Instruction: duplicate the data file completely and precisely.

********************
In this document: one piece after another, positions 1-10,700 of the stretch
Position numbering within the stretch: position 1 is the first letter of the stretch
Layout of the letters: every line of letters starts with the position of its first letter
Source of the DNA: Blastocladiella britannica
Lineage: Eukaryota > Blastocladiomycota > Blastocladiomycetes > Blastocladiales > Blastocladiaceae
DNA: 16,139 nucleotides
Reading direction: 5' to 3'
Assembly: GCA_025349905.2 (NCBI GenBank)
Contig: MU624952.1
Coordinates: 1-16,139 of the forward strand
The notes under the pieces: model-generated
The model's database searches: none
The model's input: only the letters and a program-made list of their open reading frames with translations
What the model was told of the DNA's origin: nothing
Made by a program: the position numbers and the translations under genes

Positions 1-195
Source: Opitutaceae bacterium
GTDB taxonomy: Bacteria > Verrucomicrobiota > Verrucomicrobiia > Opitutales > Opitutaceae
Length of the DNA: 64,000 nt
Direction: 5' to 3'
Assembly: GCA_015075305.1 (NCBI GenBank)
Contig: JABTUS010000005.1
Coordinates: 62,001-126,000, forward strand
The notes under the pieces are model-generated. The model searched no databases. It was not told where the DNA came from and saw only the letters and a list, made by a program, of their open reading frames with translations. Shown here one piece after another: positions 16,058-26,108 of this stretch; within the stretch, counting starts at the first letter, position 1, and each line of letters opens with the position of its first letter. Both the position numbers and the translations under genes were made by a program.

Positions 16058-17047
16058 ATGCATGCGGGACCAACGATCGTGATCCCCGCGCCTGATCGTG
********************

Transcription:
In this document: one piece after another, positions 1-10,700 of the stretch
Position numbering within the stretch: position 1 is the first letter of the stretch
Layout of the letters: every line of letters starts with the position of its first letter
Source of the DNA: Blastocladiella britannica
Lineage: Eukaryota > Blastocladiomycota > Blastocladiomycetes > Blastocladiales > Blastocladiaceae
DNA: 16,139 nucleotides
Reading direction: 5' to 3'
Assembly: GCA_025349905.2 (NCBI GenBank)
Contig: MU624952.1
Coordinates: 1-16,139 of the forward strand
The notes under the pieces: model-generated
The model's database searches: none
The model's input: only the letters and a program-made list of their open reading frames with translations
What the model was told of the DNA's origin: nothing
Made by a program: the position numbers and the translations under genes

Positions 1-195
Source: Opitutaceae bacterium
GTDB taxonomy: Bacteria > Verrucomicrobiota > Verrucomicrobiia > Opitutales > Opitutaceae
Length of the DNA: 64,000 nt
Direction: 5' to 3'
Assembly: GCA_015075305.1 (NCBI GenBank)
Contig: JABTUS010000005.1
Coordinates: 62,001-126,000, forward strand
The notes under the pieces are model-generated. The model searched no databases. It was not told where the DNA came from and saw only the letters and a list, made by a program, of their open reading frames with translations. Shown here one piece after another: positions 16,058-26,108 of this stretch; within the stretch, counting starts at the first letter, position 1, and each line of letters opens with the position of its first letter. Both the position numbers and the translations under genes were made by a program.

Positions 16058-17047
16058 ATGCATGCGGGACCAACGATCGTGATCCCCGCGCCTGATCGTG